Yesterday, I went to the mall. This is not a new occurrence. I go to the mall almost every day. It is where the grocery store and the office supply store are, as well as the Starbucks and many, many restaurants. To get to the mall, I ride for about 10 minutes on a mini-bus, filled with people heading in my direction. Yesterday, the driver stopped on the way to fill up his tires. The compressor was owned by a guy who had set up a little business for himself on the side of the road. That’s also no big deal.
It’s an election year. That must mean it’s time for Congressional representatives to announce support for ridiculous Constitutional amendments and for state leaders to instill fear in the population by creating all sorts of boogeymen, like (imaginary) undocumented Mexicans running roughshod in the Arizona desert, beheading (imaginary) poor, unsuspecting, hardworking, freedom-loving, salt of the earth Americans.
Which has me wondering: why is discussing problems and solutions like grown ups so unpalatable in America?
I should make clear from the outset that I am not an economist. So this post is more of a question for those of you out there who actually know something about the way economies, and more specifically financial investments, work.
When I want to learn about something, I generally start with my good friend, the Google. Depending on how much I want to know, it can stop there, or lead me to the local public library. Sometimes, when I want to know a lot about one particular thing, I even head for one of the university libraries in town.
They get six years of free reign during which they drive the country into a ditch. Not just any ditch, either--a snow-filled ditch with a pond of thin ice at the bottom, far, far away from the nearest gas station.
Then, they start losing. So, instead of asking themselves why they are losing, they double down, and lose some more.
Right after the election was over, I started a series of posts called Stuff I Learned, about the history of American presidents, as I read a book called The American Presidency. I didn't get very far into the book, and now I can't find it. I'm not all that worried about finishing, not being a fan of non-fiction.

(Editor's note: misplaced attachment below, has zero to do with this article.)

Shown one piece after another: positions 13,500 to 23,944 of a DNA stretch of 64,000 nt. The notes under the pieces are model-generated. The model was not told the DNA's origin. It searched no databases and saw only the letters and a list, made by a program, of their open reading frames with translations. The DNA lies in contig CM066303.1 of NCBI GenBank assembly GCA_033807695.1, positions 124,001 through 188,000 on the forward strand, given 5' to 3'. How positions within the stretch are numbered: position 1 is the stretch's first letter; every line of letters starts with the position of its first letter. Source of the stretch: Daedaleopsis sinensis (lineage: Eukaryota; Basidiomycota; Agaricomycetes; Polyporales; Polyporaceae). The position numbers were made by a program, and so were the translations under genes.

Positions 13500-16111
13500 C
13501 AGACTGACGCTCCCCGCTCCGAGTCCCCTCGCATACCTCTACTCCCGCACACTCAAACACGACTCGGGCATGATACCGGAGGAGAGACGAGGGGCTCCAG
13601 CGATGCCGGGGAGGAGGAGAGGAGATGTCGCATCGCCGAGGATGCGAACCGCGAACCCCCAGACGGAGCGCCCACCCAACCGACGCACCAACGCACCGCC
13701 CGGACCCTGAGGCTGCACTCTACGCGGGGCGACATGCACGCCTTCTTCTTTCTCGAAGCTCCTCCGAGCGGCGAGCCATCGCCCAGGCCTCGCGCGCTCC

So, at least for now, I won't be sharing with you the stuff I learned about American history. Instead, I'm hoping you'll share with me stuff you already know, because I'm confused.
I have been following this very closely for the last week. Iceland is in for another eruption. It is fascinating how close they were to the actual day it would erupt. Scientist have been reporting the lava as it moved under the crust. This is a bad situation for Iceland because this is subglacial and can cause a jökulhlaup which is an water ice flood. This thread will continue to update through the night.
No one I read explains money matters better than Frances Coppola. Here she begins a series on the changing nature of money.
These days, nearly all forms of money bear interest, which makes them indistinguishable from interest-bearing assets. [T]he paying of interest on bank reserves, coupled with the decline of physical currency, all but eliminates the distinction between interest-bearing safe assets such as Treasury bills and what we traditionally call “money”. All assets can be regarded as “money” to a greater or lesser extent: the extent to which assets have “moneyness” is really a matter of liquidity.
I'm hoping that this article by Amos Harel, defense correspondent for Israel's Haaretz newspaper, comes through the paywall. Harel is someone I read regularly. He has this no-nonsense straight-forward way of writing that I find refreshing, and many others might find dull. But he knows his stuff. Here's his not so positive assessment of what the future looks like for Israelis and Palestinians.